Grievance Procedures Article

Grievance Procedures


The grievance procedure provides a way for presenting and settling workplace disputes. It defines the type of grievance it covers; the stages through which the parties proceed in attempting to resolve matters; individuals responsible at each stage; the documentation required; and the time limits by which the grievance must be presented and dealt with at each stage. The best-known application of a grievance procedure is as a formal process outlined in labour union contracts.

A grievance is intended to allow the employer to hear and resolve complaints in a timely and cost-effective manner. Employees should not be afraid to file a grievance. Having a formal procedure in place often encourages employees to raise concerns or question policies before major problems develop. The procedure also makes managers less likely to ignore problems, because they know that upper management may become involved through the grievance process. Grievance procedures help protect employees against arbitrary decisions of management regarding discipline, discharge, promotions, or benefits. They also provide labour unions and employers with a formal process for enforcing the provisions of their contracts.

Although having grievance procedures in place is important, employers must support their written policies with consistent actions if they hope to maintain good employee relations. To make a grievance procedure work, all parties must approach it with the attitude that it serves their mutual interests. Ideally, an effective grievance procedure helps management discover and correct problems within an operation before they cause serious trouble. It can provide a way in which employees can communicate their concerns to upper management.

In some cases, the settling of grievances becomes a sort of scorecard that reinforces an “us versus them” mentality between labour and management. In other cases, employees are hesitant to use the grievance process out of fear of recrimination. Some studies have shown that employees who raise grievances tend to have lower performance evaluations, promotion rates, and work attendance afterwards. This suggests that some employers may retaliate against employees who raise complaints. It is vital that a company’s grievance procedure include steps to prevent a backlash against those who choose to use them.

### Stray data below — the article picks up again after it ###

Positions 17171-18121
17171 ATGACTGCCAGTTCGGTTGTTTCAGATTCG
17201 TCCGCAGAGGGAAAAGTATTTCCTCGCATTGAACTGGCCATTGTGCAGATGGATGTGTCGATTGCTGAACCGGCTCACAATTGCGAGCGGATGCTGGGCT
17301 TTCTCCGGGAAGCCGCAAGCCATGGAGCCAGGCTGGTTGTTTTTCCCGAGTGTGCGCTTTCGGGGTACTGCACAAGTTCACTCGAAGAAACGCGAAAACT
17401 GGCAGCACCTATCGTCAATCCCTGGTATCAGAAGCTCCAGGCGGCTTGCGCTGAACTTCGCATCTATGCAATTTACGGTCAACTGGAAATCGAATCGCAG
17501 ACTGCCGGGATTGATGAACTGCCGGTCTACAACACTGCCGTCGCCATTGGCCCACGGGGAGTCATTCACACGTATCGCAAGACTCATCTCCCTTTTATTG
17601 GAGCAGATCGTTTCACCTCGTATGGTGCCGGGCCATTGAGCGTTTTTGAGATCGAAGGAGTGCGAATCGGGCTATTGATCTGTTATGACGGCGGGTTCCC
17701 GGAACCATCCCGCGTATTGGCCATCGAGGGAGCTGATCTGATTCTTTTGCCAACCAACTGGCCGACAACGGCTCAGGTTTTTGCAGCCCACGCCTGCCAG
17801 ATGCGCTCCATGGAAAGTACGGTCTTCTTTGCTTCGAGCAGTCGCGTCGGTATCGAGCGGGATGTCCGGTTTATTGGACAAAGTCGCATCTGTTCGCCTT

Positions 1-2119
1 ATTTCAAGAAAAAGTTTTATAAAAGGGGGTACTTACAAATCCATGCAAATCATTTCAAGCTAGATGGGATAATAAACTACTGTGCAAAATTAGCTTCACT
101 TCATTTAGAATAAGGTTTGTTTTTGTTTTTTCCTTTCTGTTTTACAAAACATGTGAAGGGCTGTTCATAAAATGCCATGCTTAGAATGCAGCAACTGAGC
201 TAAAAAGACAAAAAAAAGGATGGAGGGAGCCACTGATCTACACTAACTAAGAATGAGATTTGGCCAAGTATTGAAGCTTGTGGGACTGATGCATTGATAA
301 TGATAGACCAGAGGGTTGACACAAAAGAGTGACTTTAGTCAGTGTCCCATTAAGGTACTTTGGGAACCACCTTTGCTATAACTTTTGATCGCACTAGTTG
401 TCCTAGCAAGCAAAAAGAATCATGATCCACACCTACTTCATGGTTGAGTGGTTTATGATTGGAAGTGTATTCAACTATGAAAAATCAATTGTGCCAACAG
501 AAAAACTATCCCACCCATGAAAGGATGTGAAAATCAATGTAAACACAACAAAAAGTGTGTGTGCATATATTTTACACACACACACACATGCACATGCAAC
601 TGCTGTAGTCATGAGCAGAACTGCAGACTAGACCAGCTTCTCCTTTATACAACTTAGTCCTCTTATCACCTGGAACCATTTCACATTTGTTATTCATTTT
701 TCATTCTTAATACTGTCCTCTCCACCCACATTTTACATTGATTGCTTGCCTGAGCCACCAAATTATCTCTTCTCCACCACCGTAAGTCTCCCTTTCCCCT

In a union environment, a typical grievance begins with a shop steward presenting an employee’s problem to his or her immediate supervisor within a certain time period after the offending event has occurred. The supervisor then has a set amount of time to either respond or send the grievance on to be addressed by the manager of the division.

If the situation is still not resolved, the grievance continues up the chain of command to the director of the department and a vice-president of the local; then on to the Chief Administrative Officer and the President of the local. If the labour union fails to follow the procedures at any point, the contract usually specifies that it must drop the grievance. Conversely, the employer is also obligated to resolve the grievance in the employee’s favour if management fails to follow the procedures outlined in the collective bargaining agreement.

If the situation still cannot be resolved, the final step in the grievance process is for both parties to present their side to a pre-designated arbitrator. The arbitrator’s role is to determine the rights of both parties under the labour agreement, and his or her decision is usually final.

Adapted from the Inc. definition of Grievance Procedures by Connie Niblock, Shop Steward, Engineering Dept.